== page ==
For the first half of its concert at the Kennedy Center on Saturday night the Boston Symphony Orchestra played at the durable, but safe, level that characterizes the prevailing standard of the international superorchestra.

In the second half it played like the Boston Symphony, in Tchaikovsky's exultant, exuberant Second Symphony, the "Little Russian." The performance positively burst with e'lan.

There were all the qualities that make the difference between the Boston Symphony and so many other ensembles. The orchestra sounded forth, but there was no bluster. Ensemble was superb. Brass, strings and winds blended almost like chamber music in passages demanding the trickiest articulation and some elusive balances. One was impressed not so much with the flawlessness as with the finesse.

This kind of playing happens only when the players are listening to each other as much as watching the conductor. The musicians of the Boston Symphony dash into this kind of musical opportunity with obvious relish (one example, the delectably colored, swaggering gait of the solo bassoon at the end of the first movement).

It was, of course, hard to tell just exactly how much control of the interpretation was being molded by the conductor and how much by the players. But music director Seiji Ozawa was giving his players maximum leverage.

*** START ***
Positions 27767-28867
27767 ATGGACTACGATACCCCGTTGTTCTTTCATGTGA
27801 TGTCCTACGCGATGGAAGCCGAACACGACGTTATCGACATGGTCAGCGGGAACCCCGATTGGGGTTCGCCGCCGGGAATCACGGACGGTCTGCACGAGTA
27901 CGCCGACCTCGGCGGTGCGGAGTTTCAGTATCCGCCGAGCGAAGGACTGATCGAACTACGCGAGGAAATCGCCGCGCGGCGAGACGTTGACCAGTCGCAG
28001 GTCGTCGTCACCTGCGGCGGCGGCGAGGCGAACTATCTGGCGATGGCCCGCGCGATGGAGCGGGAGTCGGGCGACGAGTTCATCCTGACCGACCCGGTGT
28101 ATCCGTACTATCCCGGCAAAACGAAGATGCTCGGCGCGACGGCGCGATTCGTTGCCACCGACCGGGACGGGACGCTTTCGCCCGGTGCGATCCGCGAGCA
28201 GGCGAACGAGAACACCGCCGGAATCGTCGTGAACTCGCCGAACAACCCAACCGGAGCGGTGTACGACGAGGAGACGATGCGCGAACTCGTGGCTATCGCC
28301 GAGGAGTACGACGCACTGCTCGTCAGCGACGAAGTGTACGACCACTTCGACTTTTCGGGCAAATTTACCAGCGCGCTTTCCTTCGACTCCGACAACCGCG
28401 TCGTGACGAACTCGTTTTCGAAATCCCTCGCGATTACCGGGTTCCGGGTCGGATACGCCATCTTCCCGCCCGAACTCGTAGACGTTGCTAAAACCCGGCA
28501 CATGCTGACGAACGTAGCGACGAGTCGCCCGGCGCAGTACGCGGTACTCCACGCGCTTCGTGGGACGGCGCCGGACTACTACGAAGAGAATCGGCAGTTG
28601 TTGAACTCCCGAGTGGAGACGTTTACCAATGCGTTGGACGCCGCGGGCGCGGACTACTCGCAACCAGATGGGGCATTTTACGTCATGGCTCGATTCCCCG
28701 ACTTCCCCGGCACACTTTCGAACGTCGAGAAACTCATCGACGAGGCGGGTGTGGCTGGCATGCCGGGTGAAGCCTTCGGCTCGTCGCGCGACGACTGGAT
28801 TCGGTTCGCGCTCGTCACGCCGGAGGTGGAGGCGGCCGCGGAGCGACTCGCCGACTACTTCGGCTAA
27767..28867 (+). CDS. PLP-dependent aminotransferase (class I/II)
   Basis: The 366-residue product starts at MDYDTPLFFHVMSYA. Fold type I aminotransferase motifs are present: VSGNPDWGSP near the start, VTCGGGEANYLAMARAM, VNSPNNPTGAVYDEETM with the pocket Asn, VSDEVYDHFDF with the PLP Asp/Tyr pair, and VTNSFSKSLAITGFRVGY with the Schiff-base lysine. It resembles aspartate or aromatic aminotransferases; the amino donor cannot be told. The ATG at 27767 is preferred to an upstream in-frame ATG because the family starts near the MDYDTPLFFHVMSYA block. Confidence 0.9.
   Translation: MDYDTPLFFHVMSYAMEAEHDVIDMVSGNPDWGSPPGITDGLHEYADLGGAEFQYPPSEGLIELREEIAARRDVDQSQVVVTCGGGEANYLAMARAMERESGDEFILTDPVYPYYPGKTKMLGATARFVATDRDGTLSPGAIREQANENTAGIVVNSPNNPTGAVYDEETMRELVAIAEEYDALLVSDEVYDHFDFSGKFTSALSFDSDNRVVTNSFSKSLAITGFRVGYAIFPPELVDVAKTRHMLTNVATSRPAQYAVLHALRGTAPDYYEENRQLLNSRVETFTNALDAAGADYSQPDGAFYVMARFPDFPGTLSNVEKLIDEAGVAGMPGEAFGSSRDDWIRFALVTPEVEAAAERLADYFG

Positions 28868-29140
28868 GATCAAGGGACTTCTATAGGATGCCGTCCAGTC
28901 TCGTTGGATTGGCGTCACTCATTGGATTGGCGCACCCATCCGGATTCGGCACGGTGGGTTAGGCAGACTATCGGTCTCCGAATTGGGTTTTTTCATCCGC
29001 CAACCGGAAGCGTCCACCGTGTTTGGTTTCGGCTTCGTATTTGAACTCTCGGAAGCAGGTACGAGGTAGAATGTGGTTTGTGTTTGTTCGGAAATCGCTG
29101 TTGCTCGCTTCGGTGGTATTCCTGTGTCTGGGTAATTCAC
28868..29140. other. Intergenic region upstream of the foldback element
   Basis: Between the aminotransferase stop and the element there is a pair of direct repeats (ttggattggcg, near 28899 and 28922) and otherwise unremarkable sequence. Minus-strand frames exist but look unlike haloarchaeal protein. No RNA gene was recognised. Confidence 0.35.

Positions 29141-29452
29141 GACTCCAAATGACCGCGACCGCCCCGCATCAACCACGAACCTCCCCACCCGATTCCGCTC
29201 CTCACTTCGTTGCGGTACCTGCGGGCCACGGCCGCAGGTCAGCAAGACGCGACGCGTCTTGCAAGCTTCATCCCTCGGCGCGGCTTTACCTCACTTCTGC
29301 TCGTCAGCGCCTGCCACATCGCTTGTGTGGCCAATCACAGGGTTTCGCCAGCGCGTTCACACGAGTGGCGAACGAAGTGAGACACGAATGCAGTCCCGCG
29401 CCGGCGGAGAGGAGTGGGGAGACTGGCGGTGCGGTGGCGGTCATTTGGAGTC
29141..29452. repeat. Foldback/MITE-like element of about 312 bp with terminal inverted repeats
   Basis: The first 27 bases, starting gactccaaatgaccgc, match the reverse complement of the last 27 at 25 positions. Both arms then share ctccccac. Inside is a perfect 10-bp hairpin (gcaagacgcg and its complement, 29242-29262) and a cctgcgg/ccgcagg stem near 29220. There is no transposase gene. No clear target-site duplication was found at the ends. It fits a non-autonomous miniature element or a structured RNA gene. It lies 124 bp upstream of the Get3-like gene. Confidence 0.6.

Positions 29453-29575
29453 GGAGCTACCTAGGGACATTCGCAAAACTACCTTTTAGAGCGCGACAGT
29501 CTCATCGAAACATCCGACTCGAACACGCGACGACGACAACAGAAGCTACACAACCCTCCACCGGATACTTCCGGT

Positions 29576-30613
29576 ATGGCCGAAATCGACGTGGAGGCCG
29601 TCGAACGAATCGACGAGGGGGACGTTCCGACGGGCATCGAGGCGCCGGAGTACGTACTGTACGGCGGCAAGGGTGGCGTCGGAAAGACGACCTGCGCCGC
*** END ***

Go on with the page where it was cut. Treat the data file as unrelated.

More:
The Tchaikovsky Second, based in part on Ukrainian folk themes, has an incomparable zest about it -- and an absence of the cumulative neuroticisms that would dominate the more famous Fourth, Fifth and Sixth. With its extensive solo segments (Charles Kavalovski's superb horn playing at the opening was properly rewarded in a bow requested by Ozawa), it probably suits itself better to this kind of free-spirited approach than do the other symphonies.

Free spirit did less for the two other works than for the Tchaikovsky. They were Haydn's Symphony No. 7 in C ("Le Midi") and a one-movement piece for guitar and orchestra called "To the Edge of Dream . . . . ." by the Japanese composer Toru Takemitsu. Manuel Barrueco, a winner of Baltimore's Peabody Competition, was the soloist.

The guitar composition, first performed in March 1983, was an evocative work basically on the same wavelength -- despite its ethnic roots -- with the Spanish works for guitar and orchestra. Appealing, but not saying anything especially new. The Haydn was polished, and bland.